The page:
Saturday, December 4, 2010

A YouTube Advent Calendar: December 4

But we do not want you to be uninformed, brothers and sisters, about those who have died, so that you may not grieve as others do who have no hope. For since we believe that Jesus died and rose again, even so, through Jesus, God will bring with him those who have died.
-    1 Thessalonians 4

Jesus said, “You will be betrayed even by parents and brothers, by relatives and friends; and they will put some of you to death. You will be hated by all because of my name. But not a hair of your head will perish. By your endurance you will gain your souls."

-    Luke 21

The basic claim of religion is that there is something going on that is deeper than the surface appearance. We are not mere creatures of instinct. We have a divine origin, and this is expressed in our creativity and in our ability to love. Religion seeks to take away the fear of death, and it provides motivation to live a life of value, not just of survival.

In Christian thought, Jesus went ahead of us into death and came back to show us that death not only isn’t that bad—it’s necessary to the value of life.

Sometimes religious beliefs are expressed in talk of angels and demons, of “powers and principalities,” or even of cosmic warfare. Is not all of life a battle, a struggle to find the deeper meaning that surely exists? Some people take these metaphors quite literally, and this has scared many people away from religion completely. But if you feel religion is not an option for you, where does the meaning come from? How do you explain creativity and love without using metaphors?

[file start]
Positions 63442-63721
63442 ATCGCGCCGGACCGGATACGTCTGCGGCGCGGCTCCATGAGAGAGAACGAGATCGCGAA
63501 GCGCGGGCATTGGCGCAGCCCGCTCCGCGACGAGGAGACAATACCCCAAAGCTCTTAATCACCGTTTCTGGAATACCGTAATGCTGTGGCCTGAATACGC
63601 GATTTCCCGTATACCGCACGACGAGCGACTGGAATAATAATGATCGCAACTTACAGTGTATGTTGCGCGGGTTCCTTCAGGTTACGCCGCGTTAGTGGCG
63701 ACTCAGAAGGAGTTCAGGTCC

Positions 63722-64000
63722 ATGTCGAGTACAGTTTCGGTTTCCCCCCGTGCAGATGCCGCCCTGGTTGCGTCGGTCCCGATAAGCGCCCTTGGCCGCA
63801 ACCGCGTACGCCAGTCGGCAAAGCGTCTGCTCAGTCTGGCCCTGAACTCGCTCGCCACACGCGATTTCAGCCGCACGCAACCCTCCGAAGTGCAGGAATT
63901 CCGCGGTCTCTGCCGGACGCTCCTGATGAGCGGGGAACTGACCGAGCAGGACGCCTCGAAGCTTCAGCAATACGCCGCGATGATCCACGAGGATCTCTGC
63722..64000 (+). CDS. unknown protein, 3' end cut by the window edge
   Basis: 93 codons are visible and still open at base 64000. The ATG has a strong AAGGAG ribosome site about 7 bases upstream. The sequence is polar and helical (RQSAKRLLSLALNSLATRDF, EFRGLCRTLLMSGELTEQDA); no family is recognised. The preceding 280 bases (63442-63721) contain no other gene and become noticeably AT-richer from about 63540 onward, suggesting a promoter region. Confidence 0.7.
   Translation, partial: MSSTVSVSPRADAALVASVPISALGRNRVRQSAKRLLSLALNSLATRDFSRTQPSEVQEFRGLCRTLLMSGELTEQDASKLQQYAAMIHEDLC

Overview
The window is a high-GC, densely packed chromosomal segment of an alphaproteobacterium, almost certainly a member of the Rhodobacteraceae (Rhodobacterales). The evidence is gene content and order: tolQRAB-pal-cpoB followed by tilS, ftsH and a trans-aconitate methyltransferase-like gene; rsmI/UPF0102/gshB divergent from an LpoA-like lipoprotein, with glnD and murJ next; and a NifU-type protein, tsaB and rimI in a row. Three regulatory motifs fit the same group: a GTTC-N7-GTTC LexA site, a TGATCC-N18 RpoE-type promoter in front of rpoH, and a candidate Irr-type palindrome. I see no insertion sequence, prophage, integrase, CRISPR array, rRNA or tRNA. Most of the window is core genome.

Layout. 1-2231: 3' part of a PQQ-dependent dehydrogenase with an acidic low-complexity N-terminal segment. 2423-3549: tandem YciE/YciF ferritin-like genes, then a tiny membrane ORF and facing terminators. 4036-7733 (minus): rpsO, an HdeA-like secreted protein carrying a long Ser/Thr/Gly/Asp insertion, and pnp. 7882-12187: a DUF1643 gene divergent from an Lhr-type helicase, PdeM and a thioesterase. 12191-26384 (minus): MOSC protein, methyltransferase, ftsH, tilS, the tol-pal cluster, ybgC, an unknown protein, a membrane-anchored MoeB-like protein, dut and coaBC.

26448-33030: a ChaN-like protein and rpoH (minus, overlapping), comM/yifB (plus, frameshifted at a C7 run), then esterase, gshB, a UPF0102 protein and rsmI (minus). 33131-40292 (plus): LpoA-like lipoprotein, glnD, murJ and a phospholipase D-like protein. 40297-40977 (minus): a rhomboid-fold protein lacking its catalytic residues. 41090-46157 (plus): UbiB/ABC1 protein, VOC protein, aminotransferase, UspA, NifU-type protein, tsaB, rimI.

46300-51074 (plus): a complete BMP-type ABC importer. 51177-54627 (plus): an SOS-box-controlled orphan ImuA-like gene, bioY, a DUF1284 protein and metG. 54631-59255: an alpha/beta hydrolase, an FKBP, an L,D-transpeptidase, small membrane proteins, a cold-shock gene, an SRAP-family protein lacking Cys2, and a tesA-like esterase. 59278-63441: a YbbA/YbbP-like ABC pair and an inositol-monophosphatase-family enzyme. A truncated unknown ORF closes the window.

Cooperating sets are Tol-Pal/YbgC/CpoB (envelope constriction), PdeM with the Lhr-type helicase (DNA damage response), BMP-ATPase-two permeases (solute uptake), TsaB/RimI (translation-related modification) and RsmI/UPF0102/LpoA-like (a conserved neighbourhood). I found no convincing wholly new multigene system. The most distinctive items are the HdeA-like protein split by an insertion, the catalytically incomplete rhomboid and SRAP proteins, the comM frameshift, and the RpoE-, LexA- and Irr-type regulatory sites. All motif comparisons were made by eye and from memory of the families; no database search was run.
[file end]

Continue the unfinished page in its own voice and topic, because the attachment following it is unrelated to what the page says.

I believe there is something deeper—as Sting puts it, “there is a deeper wave than this.” And Sting has his own metaphor: “Love Is the Seventh Wave.” The thread that never fails to bind believers and non-believers together is love. Love, love, love. Focus on love, and all our differences in metaphor become far less important. Forget about love, and our differences only cause pain and destruction.

Today and every day, love somebody. Love the lovable, and also love your enemies. Look beyond the boundaries of your own creature-ness and catch the divine spark in the eyes of another person. The Buddhists say “Namaste”—“I honor the God in you.” The Christians say, “I see Jesus in your face.”

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